Choi: The thing that really drew my attention was work from roboticist Hod Lipson over at Cornell University. The title of his talk was "Self-Reflecting Machines" and talking about installing self-awareness in robots, and how could you not want to learn more about that?
Steve: So a self-reflecting machine—we're not talking about in front of the mirror; we're talking about a machine that's somewhat aware of its own existence and activities.
Choi: Exactly and you know he breaks it down into a number of different levels. I mean, in 2006, he and his colleagues had research that appeared in the journal Science, and that basically started off with a robot that could reflect upon its own body. It created a model of its own body, a self-image, and from there it could figure what it was doing and how to move itself, and if a limb got removed, it could rejigger its self-image and keep going. When I saw self-aware machines, I mean, I thought about Skynet from Terminator.
Steve: Of course.
Choi: Yeah just like everybody else, but you know, there are very solid practical reasons for wanting to do this. Basically, you know, robots are great, you know. I mean they're superhuman, at speed, at power, at working 24/7 repetitively without getting bored. But if one little thing is out of place then it gets messed up really easily. So you want robots to be able to adapt to their own situations, and having that self-image, I mean, reflecting upon their own actions, is key. You know, they can look at themselves and say, "All right, what's working, what's not working and how can I change myself in order to make this work to achieve my goals."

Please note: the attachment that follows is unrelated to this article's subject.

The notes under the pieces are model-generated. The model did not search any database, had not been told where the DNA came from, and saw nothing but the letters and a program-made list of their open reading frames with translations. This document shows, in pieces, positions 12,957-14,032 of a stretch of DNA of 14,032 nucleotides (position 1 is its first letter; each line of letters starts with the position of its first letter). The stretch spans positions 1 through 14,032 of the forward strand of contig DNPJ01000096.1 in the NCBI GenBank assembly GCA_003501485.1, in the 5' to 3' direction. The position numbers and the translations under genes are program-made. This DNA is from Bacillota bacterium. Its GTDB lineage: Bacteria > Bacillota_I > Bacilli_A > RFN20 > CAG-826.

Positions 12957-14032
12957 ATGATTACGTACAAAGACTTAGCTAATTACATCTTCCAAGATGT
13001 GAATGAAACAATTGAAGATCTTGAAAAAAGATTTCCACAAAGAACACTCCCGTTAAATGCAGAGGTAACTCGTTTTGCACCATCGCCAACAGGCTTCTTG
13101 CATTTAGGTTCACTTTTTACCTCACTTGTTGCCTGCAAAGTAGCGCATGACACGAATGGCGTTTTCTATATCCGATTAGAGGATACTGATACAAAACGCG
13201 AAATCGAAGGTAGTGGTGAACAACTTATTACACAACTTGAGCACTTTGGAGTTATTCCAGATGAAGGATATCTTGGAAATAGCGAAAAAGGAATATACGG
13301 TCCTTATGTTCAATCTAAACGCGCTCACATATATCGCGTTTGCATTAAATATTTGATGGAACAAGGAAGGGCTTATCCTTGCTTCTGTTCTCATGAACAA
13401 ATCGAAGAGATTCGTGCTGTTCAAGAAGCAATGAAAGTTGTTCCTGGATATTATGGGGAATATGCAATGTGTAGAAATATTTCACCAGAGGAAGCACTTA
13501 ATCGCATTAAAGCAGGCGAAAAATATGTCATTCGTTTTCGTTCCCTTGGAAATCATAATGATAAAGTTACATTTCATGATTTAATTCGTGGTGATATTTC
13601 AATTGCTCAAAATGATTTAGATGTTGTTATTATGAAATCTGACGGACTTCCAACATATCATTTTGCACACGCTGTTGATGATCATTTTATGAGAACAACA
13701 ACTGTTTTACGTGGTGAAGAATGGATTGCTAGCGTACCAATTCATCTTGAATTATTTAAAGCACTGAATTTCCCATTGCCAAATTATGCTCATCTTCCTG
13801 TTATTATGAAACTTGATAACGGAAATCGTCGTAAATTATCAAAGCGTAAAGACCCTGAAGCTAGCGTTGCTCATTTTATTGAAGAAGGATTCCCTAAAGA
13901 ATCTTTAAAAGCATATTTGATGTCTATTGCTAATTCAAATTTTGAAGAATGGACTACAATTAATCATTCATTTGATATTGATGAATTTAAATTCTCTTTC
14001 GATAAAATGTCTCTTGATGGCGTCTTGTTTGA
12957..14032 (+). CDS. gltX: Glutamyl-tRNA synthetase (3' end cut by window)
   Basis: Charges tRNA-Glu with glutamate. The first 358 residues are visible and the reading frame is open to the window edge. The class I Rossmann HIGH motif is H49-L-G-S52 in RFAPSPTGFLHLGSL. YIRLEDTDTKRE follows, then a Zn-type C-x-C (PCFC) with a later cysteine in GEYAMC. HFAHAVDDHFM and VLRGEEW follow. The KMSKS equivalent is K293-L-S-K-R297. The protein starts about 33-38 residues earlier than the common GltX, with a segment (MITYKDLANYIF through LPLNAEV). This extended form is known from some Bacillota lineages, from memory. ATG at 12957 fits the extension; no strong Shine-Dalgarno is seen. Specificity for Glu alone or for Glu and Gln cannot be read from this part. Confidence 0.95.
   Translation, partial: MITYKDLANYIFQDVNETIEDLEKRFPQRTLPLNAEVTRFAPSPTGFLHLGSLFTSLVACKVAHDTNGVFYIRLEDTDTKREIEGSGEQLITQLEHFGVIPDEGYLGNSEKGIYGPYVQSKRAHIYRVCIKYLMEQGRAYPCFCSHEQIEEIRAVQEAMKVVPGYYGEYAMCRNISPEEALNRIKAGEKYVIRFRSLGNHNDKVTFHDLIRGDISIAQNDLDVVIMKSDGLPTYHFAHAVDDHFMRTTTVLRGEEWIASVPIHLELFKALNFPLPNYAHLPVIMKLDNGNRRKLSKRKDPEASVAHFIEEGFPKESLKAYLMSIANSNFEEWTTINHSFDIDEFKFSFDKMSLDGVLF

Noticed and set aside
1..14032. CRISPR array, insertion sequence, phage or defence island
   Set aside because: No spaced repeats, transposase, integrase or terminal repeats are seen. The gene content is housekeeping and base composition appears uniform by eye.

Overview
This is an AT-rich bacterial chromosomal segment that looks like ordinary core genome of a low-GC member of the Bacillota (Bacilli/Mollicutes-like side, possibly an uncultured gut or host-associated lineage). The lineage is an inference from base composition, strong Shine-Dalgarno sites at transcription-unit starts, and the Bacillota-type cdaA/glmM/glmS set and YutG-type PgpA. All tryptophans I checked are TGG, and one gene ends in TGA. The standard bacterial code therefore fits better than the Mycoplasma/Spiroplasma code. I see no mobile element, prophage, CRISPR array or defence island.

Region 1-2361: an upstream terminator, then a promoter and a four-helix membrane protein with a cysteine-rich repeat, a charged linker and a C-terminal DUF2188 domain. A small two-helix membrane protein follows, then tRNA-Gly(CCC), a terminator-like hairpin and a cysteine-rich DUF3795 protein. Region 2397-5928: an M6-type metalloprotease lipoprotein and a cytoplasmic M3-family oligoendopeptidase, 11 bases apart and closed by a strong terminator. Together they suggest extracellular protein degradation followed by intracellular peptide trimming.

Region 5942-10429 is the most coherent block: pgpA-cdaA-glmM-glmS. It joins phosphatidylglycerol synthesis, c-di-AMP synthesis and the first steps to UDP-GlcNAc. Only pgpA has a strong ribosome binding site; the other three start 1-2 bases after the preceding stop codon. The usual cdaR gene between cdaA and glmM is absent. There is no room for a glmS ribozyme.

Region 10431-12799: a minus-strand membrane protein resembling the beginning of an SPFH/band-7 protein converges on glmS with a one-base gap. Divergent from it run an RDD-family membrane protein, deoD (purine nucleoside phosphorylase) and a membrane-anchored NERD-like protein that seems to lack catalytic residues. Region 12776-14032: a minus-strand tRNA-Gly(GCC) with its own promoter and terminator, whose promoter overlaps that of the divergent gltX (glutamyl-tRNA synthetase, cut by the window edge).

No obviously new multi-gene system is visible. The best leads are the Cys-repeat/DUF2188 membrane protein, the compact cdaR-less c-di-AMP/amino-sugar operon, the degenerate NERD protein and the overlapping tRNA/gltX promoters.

Steve: But are they, I mean, they're clearly not conscious.
Choi: No, No.
Steve: So can you really call it self-reflecting or is it just, I mean I guess it counts, but really they've been, in the programming, you've given it an additional batch of programming to do this.